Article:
“He can anticipate passing lanes before they happen, which helps him steal pucks in the middle ice to bring back up for a scoring opportunity,” reads a scouting report from FC Hockey. “Defensively, he uses an active stick to break up passes and his stickwork helps him in battles along the boards where he can win a lot of battles.”

For those who appreciate advanced statistics, Åman had a 50.92% corsi with Leksand last season, with the team out-shooting their opponents 551-to-531 when he was on the ice at 5-on-5. 

For those who just want to know about the goals, Åman had a +5 goal differential at even-strength, good for fourth among Leksand’s forwards.

Åman was occasionally used on Leksand’s penalty kill, which is where the Canucks will likely want to use him if he’s going to be a bottom-six forward. He also got a bit of time on Leksand’s power play but didn’t record a single point on the man advantage.

In the faceoff circle, Åman was below 50% for Leksand but only just. His 49.14% faceoff percentage was actually the best among Leksand’s regular centres. 

Representing the Tre Kronor

Beyond the SHL, Åman represented Sweden at the 2022 World Championships, where perhaps his teammate Oliver Ekman-Larsson put in a good word for the Canucks. Åman played a depth role for Sweden, averaging 9:40 per game on the fourth line, but he did manage 2 points — both assists — in 7 games, while also posting a +3 plus/minus.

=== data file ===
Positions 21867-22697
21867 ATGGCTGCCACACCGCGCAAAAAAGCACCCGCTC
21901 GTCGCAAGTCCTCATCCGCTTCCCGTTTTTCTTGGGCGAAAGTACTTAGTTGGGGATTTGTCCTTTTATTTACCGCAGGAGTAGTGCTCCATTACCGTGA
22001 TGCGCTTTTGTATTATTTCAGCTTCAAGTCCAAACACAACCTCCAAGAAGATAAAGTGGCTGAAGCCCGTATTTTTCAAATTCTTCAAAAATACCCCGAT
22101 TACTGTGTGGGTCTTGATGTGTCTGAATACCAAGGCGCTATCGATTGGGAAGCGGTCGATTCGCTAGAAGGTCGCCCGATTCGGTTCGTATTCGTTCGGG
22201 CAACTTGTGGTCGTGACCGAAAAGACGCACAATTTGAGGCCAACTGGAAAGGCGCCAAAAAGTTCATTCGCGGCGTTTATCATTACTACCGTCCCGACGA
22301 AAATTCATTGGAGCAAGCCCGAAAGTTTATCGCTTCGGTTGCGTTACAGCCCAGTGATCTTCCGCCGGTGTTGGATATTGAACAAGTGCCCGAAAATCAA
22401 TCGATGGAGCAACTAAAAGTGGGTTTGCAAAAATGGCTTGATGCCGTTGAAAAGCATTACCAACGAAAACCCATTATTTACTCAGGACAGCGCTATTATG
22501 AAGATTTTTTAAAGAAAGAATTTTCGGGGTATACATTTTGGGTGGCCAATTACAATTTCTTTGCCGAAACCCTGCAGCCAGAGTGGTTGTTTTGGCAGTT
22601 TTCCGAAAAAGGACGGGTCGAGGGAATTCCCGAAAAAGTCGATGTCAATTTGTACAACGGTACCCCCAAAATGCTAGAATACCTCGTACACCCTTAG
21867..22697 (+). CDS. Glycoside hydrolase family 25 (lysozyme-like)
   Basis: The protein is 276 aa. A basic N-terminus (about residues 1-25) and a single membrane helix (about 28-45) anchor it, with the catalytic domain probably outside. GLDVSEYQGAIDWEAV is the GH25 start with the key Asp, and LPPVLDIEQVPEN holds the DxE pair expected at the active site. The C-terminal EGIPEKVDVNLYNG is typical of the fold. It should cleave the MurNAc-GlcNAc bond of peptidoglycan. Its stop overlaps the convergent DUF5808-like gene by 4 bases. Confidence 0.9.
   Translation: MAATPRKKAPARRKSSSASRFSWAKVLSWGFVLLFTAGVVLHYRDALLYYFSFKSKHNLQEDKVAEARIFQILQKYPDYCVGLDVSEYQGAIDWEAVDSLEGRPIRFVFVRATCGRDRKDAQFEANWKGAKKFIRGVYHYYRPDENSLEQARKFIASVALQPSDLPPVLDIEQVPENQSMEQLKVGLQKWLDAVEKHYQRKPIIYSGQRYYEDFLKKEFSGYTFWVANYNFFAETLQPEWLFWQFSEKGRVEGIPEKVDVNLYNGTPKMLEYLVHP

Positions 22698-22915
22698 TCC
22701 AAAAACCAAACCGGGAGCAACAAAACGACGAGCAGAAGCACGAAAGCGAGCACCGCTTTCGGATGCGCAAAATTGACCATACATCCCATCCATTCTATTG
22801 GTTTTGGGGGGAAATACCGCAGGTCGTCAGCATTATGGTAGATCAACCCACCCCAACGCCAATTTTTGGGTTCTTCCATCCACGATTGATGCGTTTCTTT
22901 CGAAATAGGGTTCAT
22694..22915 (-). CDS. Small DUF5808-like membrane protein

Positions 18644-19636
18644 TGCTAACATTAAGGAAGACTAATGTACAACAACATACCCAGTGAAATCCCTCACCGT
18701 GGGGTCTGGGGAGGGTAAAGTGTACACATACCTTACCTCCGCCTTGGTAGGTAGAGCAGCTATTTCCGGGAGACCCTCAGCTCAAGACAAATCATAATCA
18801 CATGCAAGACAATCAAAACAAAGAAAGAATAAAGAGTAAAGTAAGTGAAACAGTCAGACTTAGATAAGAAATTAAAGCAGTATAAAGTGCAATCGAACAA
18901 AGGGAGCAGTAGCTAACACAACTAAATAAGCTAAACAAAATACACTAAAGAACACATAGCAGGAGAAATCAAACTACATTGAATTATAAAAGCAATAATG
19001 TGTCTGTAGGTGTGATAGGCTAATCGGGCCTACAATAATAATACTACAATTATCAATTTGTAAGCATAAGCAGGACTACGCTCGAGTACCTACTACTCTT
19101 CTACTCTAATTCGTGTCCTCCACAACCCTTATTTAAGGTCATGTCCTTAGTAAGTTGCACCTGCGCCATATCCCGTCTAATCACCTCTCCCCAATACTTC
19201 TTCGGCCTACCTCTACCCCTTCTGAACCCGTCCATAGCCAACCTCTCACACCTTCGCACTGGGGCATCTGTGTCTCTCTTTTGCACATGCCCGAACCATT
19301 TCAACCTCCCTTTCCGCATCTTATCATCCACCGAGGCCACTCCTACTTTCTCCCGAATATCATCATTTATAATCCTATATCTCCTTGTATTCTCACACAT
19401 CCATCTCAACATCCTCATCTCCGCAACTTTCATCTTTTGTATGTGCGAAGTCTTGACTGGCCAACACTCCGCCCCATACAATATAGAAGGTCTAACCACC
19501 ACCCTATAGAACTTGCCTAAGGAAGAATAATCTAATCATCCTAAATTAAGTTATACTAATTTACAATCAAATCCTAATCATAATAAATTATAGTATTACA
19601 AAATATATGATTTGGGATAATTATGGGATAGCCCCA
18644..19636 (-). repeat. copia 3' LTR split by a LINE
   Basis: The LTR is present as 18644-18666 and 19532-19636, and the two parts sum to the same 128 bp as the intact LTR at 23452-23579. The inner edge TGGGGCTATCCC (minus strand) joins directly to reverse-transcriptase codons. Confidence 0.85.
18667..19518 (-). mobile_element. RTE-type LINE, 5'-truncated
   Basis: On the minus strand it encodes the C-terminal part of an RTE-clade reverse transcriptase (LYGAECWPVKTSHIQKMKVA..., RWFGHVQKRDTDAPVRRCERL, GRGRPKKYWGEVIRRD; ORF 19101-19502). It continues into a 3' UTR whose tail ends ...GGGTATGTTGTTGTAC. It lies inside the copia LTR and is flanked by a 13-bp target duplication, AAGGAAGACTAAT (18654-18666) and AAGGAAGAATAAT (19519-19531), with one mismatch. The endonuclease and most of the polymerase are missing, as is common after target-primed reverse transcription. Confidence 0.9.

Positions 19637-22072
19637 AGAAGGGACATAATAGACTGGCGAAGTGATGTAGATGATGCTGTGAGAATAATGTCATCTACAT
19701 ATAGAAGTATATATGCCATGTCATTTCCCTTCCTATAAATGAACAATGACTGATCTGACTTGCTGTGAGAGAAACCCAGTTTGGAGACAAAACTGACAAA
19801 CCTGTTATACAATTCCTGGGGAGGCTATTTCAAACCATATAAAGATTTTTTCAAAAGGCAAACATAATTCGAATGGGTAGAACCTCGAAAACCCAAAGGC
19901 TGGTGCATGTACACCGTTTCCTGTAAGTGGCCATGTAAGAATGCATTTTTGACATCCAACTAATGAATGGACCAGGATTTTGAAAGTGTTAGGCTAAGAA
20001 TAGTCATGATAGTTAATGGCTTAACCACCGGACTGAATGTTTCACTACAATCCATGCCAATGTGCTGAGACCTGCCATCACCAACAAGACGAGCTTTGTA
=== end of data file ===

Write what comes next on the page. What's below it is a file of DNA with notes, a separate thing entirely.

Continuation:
His first assist of the tournament came against Team USA. It was a smart play away from the puck, as Åman — wearing number 66 for Sweden — slipped into the right spot on the ice in the offensive zone to pick off a breakout pass. He then neatly moved the puck to Oskar Lang, who set up Rasmus Dahlin in front.

A quick pronunciation note

Like Höglander, Åman has a diacritic in his name — a ring or overring above the “A” in his last name. Technically speaking, the overring turns the “A” into its own separate letter. The Swedish alphabet has 29 letters — the 26 that are in the English alphabet as well as Å, Ä, and Ö.

The letter “Å” is pronounced similarly to the “o” sound in “oar,” so his name might be more correctly pronounced as Oman.